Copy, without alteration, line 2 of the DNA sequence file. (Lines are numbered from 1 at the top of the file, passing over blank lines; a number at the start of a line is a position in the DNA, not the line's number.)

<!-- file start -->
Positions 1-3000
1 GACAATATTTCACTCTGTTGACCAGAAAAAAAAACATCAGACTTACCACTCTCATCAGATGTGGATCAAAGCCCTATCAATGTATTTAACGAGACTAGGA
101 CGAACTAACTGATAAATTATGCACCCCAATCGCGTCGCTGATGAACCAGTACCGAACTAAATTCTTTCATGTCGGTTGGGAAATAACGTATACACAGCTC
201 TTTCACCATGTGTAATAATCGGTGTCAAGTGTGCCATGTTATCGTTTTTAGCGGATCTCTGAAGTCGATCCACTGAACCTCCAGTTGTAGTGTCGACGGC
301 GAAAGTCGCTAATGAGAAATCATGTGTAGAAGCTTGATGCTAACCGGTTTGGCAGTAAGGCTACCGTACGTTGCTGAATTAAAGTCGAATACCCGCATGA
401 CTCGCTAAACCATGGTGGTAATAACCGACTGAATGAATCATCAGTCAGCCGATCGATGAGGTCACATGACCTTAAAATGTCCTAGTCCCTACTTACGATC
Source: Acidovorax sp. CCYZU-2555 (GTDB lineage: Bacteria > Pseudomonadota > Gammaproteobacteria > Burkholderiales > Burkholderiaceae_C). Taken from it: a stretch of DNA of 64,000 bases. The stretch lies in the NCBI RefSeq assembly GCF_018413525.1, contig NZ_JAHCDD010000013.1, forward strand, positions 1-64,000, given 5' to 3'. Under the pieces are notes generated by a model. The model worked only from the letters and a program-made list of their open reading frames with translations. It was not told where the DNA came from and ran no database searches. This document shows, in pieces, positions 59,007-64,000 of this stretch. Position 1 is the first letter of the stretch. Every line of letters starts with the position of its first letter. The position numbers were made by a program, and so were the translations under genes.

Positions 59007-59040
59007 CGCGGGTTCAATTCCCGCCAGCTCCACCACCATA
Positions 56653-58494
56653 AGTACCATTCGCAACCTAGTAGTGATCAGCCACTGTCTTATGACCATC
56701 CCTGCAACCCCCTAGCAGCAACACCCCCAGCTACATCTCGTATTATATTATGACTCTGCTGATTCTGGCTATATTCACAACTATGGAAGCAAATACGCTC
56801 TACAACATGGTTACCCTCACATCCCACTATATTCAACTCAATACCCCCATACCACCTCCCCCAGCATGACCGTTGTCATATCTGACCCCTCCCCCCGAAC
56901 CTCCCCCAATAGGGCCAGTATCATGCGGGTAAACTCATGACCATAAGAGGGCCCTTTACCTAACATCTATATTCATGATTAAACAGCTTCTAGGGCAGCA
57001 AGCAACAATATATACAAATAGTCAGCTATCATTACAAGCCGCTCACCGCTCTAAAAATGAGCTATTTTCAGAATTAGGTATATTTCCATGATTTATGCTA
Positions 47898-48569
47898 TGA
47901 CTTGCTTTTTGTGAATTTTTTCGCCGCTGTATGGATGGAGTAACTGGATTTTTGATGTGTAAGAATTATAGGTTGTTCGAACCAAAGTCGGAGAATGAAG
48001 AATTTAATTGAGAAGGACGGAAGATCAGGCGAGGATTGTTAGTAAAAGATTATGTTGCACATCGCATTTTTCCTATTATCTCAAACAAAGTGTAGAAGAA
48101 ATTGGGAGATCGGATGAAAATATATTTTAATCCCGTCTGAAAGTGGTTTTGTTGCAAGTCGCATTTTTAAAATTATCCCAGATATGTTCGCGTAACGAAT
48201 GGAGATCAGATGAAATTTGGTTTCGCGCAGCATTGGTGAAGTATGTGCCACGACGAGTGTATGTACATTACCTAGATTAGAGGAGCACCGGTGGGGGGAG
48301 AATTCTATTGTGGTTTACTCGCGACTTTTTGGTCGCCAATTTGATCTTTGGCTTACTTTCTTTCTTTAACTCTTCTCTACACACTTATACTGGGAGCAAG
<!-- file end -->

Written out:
1 GACAATATTTCACTCTGTTGACCAGAAAAAAAAACATCAGACTTACCACTCTCATCAGATGTGGATCAAAGCCCTATCAATGTATTTAACGAGACTAGGA